(Bloomberg) — Inside the biggest bank in Norway, a hedge fund is going over the bond issuers that lost their investment-grade status during the Covid crisis.
One of the strategies at DNB ASA’s Multi Asset fund is to identify so-called fallen angels and place bets on those that appear to have been unfairly demoted to high yield earlier this year.
“It’s a strategy that picks up risk premia in the fallen angels segment,” Anette Hjerto, who runs the fund from Oslo, said in an interview. “There will be good opportunities going forward after what has happened during the corona pandemic.”
The 17.5 milllion-euro ($21 million) fund employs eight strategies managed by different teams at DNB Asset Management, including equity long-short and fixed income. Its high-yield strategy returned 10.8% through Sept. 1 since starting in February, compared with a 4.2% decline in the Nordic high-yield market, according to index data compiled by DNB.
Hjerto says the fund is overweight Nordic high yield because it sold off more sharply than other markets during the Covid crisis. “Credit spreads have also taken longer to contract in the Nordics,” she said. “So there’s more relative value there than in global high yield.”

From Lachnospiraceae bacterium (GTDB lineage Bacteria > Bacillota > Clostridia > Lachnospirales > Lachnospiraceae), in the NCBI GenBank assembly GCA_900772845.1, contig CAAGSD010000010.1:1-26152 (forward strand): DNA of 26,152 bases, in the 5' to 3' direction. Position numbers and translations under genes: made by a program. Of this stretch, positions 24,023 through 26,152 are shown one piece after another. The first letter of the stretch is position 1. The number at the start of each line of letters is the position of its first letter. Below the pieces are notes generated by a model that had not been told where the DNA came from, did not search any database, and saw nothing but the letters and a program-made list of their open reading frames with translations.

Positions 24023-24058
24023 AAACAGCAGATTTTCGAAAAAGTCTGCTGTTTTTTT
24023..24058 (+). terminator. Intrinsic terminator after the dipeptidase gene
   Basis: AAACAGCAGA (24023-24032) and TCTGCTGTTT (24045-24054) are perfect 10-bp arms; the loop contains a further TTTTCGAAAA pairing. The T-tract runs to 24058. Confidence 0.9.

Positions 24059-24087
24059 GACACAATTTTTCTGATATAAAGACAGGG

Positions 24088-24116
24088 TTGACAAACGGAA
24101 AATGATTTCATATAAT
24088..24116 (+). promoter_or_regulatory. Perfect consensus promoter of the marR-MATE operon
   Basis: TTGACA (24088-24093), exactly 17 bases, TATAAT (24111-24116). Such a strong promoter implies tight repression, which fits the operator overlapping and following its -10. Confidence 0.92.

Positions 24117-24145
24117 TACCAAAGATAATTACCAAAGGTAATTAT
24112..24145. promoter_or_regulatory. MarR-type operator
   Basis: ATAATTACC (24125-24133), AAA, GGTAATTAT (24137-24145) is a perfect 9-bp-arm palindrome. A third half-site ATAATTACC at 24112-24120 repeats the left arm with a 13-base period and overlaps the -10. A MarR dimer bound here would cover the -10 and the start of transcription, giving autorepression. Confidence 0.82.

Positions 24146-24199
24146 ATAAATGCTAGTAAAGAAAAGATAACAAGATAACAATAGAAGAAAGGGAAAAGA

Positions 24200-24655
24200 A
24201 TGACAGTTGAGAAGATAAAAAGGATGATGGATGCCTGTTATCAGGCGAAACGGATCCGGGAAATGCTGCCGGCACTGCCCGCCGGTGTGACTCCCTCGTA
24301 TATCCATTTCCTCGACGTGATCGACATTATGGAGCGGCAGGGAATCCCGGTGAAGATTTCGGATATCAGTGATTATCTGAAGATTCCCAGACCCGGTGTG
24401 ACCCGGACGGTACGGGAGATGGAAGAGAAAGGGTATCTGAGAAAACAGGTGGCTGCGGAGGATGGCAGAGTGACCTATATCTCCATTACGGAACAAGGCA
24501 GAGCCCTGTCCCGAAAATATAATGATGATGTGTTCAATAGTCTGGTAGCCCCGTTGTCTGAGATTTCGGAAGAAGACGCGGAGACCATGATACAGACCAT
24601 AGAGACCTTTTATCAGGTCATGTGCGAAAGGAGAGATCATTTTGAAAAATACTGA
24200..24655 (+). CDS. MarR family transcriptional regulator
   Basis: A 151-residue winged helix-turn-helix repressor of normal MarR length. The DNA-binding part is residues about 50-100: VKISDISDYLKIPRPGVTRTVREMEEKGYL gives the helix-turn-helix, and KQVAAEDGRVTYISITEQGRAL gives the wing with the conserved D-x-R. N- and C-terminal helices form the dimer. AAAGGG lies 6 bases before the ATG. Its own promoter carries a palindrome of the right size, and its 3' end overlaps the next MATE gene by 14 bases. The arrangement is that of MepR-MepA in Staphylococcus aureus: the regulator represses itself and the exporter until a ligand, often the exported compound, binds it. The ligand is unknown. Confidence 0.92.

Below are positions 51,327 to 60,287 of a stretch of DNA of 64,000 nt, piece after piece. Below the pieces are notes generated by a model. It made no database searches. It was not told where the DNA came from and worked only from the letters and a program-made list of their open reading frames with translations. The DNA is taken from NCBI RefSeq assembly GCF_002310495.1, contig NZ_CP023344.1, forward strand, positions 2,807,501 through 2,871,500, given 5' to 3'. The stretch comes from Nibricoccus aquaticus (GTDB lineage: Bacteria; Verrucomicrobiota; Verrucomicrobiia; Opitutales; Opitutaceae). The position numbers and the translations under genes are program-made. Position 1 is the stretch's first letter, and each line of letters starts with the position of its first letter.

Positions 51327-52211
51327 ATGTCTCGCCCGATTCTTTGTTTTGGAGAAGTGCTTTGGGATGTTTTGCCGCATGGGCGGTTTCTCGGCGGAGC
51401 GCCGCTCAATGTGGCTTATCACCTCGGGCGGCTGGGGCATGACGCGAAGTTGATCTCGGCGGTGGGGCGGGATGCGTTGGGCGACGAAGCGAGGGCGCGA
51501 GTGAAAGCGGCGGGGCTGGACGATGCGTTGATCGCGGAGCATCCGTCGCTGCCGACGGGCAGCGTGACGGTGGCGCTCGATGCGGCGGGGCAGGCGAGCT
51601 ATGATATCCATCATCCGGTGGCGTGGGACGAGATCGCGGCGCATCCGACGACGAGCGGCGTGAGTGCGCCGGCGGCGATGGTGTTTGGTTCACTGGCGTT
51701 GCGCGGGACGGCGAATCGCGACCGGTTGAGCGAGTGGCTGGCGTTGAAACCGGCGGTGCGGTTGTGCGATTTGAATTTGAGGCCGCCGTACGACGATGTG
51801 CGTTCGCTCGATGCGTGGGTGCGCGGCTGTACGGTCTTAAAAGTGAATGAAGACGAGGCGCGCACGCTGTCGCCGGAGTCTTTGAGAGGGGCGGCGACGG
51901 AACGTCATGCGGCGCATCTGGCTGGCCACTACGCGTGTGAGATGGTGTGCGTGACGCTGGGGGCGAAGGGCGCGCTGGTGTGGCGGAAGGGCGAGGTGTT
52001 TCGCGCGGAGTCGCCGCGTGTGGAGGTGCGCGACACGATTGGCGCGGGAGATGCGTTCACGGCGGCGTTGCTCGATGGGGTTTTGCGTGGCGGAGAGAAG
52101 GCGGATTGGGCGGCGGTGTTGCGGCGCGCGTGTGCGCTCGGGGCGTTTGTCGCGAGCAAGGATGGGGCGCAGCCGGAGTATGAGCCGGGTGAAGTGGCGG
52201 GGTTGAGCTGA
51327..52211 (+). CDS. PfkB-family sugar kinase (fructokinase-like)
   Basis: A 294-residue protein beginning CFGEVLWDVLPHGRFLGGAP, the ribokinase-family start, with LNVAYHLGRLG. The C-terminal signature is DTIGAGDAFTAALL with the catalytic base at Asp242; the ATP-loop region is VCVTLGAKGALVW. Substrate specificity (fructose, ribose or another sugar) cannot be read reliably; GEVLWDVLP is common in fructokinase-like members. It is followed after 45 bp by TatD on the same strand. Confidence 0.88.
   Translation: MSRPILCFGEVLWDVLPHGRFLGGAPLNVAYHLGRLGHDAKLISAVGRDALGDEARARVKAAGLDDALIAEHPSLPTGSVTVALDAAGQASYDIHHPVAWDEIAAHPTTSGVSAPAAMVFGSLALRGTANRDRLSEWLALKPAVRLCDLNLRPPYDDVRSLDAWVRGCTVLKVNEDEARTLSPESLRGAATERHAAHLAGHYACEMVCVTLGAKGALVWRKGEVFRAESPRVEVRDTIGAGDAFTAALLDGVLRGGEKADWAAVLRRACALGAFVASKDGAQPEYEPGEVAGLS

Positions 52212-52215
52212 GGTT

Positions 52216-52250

Entering September, Hjerto’s fund had its highest weight in its minimum volatility (long only)-strategy, “but cash weighted, the allocation is fairly balanced between the different strategies. We expect to give a larger weight to our new long/short-strategies going forward,” she said.
Hjerto’s overall strategy is to develop a multi-asset product she says can “compete with fixed-income funds.” That’s as years of record-low interest rates have undermined the logic of holding low-risk bonds.
“The purpose is to keep the risk low while delivering stable return over time,” she said.
“With the low interest rates today, bond funds won’t give the return and protection investors need in their portfolios when there’s volatility in the stock market,” Hjerto said. “We want to build a product in the alternative investments universe that can give downside protection.”
Hjerto said that investing in assets that meet environmental, social and governance goals “isn’t as developed” among hedge funds yet as it is with “long only funds.” But that may be about to change, and she says she’s now noticing greater interest from her clients for products with more of an ethical focus.
“A lot of things are happening within that space,” Hjerto said. “There are new hedge funds that have a strong ESG strategy or use ESG in the investment selection. It’s a market that is under development.”
(Adds comments on ESG)
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